Prohibiting paid prioritization is a distraction from government’s true role

During last week’s U.S. House Committee on the Budget hearing regarding the Congressional Budget Office’s outlook on the economy, U.S. Representative Dan Crenshaw, Republican of Texas, raised the issue of what the role of government is. Mr. Crenshaw expressed doubt that government’s role is simply to maintain itself; that government served some other probably noble purpose.

Democrats may agree with Mr. Crenshaw on that point given their offer of more political packages for their lower to middle class constituents and their apparent willingness to raise taxes necessary for financing these packages.

And as much as Republicans argue for reduced budget deficits that are driven by too much spending on irresponsible social programs that serve irresponsible constituents, they too are complicit in crafting tax policies that favor more affluent taxpayers or the profit needs of the private sector.

The Current Role of Government

At the risk of being cynical, the current role of government as perceived by the taxpayer may be to dole out the promises that get a Congressman or Senator re-elected. That perception is, in my opinion, a result of a lack of education regarding the history of government or public administration. The role of government is to create an environment where resources can be managed in order to create taxable events. This environment must be stable and predictable.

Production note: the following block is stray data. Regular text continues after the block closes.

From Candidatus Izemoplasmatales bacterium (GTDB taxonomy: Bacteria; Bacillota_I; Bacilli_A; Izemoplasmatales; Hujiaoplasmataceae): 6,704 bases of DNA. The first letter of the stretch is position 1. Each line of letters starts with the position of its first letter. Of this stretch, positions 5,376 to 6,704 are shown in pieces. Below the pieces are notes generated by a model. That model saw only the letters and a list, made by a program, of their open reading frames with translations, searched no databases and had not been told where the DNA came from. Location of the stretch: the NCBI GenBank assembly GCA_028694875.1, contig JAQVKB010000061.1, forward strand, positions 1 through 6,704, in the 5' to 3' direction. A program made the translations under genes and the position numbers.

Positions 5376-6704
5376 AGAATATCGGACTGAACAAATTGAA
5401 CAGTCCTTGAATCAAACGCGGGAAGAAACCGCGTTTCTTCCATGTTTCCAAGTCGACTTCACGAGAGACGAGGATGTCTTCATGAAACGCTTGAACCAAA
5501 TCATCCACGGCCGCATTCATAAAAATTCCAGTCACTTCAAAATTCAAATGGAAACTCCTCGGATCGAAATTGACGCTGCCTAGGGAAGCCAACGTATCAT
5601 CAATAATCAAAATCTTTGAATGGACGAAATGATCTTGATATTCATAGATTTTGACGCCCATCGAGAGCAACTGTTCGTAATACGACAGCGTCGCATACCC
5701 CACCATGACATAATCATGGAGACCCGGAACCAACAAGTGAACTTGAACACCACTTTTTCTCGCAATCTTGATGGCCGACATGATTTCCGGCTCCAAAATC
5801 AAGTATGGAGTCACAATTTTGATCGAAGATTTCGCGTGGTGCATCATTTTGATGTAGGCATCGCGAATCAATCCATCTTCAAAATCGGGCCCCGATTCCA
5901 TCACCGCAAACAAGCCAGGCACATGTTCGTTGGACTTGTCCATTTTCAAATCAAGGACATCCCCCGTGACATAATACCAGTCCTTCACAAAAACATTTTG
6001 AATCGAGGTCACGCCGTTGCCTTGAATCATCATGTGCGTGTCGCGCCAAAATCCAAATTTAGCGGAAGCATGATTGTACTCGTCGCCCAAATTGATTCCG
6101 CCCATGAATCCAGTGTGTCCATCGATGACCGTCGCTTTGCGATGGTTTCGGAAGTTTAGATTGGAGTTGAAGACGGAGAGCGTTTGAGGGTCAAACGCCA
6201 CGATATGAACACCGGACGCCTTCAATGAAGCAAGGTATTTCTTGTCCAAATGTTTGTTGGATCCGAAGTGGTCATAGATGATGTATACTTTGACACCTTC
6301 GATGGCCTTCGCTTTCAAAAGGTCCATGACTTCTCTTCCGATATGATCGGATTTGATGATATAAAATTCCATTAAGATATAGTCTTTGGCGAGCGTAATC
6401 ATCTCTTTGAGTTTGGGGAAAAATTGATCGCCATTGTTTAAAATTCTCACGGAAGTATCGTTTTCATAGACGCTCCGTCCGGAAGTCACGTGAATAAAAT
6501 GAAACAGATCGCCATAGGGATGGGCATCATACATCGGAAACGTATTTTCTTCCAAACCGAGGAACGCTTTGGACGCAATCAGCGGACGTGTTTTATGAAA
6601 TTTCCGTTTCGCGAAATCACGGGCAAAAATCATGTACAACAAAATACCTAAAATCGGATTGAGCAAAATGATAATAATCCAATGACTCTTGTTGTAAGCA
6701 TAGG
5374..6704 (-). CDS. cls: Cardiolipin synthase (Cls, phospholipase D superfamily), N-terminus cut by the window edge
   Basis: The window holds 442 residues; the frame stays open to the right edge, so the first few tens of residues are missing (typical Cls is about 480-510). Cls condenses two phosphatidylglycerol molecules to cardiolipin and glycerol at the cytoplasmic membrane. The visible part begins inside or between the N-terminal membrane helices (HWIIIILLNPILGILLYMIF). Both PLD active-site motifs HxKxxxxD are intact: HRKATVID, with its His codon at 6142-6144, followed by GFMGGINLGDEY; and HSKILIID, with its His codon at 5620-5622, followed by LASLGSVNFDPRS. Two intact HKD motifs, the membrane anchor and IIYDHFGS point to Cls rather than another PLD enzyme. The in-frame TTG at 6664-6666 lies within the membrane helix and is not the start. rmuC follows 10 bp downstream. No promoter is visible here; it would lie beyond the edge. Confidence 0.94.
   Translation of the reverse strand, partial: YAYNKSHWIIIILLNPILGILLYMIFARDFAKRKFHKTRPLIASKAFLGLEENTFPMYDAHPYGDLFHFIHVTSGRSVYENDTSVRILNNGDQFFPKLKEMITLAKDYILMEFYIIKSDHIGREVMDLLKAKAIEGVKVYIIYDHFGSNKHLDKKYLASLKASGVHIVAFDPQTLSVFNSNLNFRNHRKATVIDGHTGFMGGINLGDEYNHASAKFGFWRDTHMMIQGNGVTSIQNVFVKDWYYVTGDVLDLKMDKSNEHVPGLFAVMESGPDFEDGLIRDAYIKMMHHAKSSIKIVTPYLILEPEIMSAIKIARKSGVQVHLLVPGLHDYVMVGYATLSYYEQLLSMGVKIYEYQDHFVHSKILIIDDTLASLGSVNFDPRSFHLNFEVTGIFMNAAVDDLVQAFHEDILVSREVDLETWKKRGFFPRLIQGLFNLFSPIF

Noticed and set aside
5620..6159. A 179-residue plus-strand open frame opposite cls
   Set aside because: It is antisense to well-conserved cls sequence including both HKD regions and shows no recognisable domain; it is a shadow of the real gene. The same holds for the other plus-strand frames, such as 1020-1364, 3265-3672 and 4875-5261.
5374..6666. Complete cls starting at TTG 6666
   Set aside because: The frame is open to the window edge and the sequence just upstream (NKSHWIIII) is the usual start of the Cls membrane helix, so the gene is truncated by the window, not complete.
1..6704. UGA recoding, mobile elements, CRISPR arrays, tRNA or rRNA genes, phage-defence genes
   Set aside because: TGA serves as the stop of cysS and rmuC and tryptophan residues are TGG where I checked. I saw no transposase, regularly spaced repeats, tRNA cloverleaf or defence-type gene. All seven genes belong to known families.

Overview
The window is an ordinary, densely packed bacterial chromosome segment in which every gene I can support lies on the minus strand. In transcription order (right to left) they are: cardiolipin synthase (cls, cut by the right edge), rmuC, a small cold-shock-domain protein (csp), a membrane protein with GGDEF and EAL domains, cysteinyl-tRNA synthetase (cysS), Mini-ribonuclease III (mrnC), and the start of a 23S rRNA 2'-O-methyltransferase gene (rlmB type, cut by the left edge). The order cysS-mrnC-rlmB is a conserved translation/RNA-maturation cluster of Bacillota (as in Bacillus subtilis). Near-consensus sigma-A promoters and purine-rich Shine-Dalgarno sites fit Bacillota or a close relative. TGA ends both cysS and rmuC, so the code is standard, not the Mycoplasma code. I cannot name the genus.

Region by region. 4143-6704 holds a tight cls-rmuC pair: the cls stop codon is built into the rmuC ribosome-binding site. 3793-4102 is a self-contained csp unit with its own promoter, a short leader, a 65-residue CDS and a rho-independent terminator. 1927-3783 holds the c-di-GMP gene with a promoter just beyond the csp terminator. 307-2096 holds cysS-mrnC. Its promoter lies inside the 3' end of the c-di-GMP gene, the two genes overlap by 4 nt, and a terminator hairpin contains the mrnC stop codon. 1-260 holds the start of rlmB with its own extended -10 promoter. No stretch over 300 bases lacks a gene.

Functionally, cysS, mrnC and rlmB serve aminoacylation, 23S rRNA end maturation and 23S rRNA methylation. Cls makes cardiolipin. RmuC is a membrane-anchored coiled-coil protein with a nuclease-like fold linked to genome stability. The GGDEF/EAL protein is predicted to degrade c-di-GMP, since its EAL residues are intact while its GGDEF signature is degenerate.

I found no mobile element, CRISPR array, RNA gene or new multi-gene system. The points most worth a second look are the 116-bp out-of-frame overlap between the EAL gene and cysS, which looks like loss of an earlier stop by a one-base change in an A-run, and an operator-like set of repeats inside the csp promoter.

Stability and predictability is ensured by implementing a universal cultural and social standard that has no room for diversity. Diversity and fragmentation are precursors for government’s implementation of a single cultural, social, and political standard, not an outcome to be pursued as in keeping with the philosophy of the Left. When making policy regarding communications infrastructure, government should keep in mind the goal of stability and predictability.

The Necessity of Stability and Predictability

For a nation to exercise its capacity to extract, organize, package, and trade resources, the area over which it exercises jurisdiction must be stable and predictable. Violence, theft, uncertainty of property ownership, unenforceable contracts, determination of liability for bodily or property harm make the trade of information and the goods and services that encompass information very difficult. For example, European nations that sought to extract resources from Africa and India determined that effective administration of these areas required the defeat of warring empires and merging disparate tribes under one set of rules for language, culture, legal and political engagement.

I imagine the construction and deployment of transportation infrastructure necessary for moving goods out of these regions could not tolerate local mores and values that slowed down or halted economic development according pursuant to Western philosophy. Diversity of legal, economic. or political thought could not be tolerated if government were to effectively administer public resources to encourage trade and commerce. Diversity is a distraction for public administrators and statutes should be promulgated in order to bring certainty. Net neutrality is one of those issues for which certainty is needed.